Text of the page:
Getting It Right

This blog post is a little different.  I want to use this space to address some questions posed by our listeners.  A homicide was reported last night in the small community of Clymer and there still aren’t a lot of details on what happened.  As is the case every time there’s a lack of information, the vacuum is filled with rumors.  So, rumors were rampant across Clymer last night.  The question was, why couldn’t we report what everyone else already knew?  Well, because we didn’t know it.  My rule, which I hold on tight to in most circumstances, is that in these situations 100 percent reliable information only comes from the police.  So last night, I waited for police to release the name of the victim and I went another route, getting details on the incident from the chief deputy coroner.  Now, no legitimate news organization will report rumors as fact.  Doing so would just serve to amplify the game of telephone that is played after every incident like this.

Some organizations are even abolishing the term “breaking news.”  The thought is that they would rather be second to a story and get it right, than be first, and get it wrong.  We’ve seen a lot of that lately, especially after the Sandy Hook Elementary shooting and the Boston Marathon bombing.  It’s not such a bad idea… one ever understood what the term “breaking news” meant anyway.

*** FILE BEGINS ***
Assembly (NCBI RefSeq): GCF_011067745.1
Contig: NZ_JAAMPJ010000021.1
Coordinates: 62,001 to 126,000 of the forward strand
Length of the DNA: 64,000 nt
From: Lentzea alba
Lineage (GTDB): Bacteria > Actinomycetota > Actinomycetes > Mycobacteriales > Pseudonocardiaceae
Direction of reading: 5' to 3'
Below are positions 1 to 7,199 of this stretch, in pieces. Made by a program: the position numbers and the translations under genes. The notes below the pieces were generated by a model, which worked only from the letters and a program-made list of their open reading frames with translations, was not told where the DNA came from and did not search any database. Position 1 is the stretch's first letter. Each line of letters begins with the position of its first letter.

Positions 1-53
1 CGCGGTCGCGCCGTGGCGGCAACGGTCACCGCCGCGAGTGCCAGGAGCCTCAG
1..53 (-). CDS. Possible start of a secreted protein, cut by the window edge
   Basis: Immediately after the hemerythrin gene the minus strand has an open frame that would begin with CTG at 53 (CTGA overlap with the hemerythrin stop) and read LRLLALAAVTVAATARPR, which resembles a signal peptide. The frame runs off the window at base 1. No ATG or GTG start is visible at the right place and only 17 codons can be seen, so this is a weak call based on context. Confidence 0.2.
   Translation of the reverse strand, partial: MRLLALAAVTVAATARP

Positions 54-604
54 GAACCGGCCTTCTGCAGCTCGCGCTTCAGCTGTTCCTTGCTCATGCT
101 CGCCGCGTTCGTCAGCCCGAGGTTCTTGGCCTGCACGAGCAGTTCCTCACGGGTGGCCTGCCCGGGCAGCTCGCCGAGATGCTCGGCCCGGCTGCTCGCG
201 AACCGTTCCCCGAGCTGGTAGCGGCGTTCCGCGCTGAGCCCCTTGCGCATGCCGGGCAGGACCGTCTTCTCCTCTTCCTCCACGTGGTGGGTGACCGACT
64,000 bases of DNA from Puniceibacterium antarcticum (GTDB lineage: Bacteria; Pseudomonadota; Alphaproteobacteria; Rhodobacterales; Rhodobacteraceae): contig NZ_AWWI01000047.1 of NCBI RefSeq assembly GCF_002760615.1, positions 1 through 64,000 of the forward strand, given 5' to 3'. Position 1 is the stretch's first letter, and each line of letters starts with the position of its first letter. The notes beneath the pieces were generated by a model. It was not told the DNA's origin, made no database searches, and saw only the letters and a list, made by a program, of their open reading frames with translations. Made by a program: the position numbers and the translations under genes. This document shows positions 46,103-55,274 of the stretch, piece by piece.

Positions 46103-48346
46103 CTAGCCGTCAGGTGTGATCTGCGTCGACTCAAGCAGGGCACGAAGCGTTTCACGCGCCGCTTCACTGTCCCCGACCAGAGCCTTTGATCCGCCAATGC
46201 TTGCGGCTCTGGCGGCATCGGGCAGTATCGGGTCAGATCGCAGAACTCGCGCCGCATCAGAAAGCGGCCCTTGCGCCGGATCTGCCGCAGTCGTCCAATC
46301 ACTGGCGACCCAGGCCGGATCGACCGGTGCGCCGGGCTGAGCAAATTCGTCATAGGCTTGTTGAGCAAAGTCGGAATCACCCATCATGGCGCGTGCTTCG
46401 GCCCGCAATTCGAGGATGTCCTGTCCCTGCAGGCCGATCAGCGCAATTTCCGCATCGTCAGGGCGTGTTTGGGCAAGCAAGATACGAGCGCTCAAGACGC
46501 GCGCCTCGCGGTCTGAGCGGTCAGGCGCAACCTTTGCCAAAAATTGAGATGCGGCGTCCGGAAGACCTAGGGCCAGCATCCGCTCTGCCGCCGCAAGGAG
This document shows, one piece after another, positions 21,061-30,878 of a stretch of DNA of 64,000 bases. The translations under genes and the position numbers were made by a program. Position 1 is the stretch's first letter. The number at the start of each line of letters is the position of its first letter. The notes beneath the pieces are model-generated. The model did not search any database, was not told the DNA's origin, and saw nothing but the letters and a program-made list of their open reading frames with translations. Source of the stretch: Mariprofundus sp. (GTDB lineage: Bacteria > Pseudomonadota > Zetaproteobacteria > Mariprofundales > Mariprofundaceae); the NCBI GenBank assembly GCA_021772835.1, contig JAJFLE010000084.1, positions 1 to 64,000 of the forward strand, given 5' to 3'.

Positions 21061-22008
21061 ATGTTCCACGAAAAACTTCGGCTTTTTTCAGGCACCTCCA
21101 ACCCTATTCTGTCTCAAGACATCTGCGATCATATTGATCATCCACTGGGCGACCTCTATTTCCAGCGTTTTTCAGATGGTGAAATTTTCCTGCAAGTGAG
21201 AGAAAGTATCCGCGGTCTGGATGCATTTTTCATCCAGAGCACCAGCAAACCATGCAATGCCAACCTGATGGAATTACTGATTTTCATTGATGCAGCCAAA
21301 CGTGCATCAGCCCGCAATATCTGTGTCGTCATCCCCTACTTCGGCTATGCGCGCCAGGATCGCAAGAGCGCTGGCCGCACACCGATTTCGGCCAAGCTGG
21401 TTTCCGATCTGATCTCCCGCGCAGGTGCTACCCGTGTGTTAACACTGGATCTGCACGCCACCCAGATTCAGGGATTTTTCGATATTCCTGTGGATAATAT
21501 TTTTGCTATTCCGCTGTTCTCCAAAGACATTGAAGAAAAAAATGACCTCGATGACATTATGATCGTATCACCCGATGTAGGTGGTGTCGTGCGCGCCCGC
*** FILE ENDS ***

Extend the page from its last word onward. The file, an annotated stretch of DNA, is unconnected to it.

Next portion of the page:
3 thoughts on “Getting It Right

  1. Good post Nick. I love when it’s breaking news when the story concluded hours prior. I really thing that many news organizations need to breathe and not be the first, but be the correct station, outlet, etc. More and more mistakes are being made and those mistakes can cost someone their livelihoods if not their lives.

    • I totally agree. Breaking news as a phrase needs to go away completely. As I watched the Kennedy exhibit at the Newseum last week, I noticed that Cronkite didn’t go with the immediate reports that Kennedy had died from people at the hospital…he waited for the official word. That’s important.

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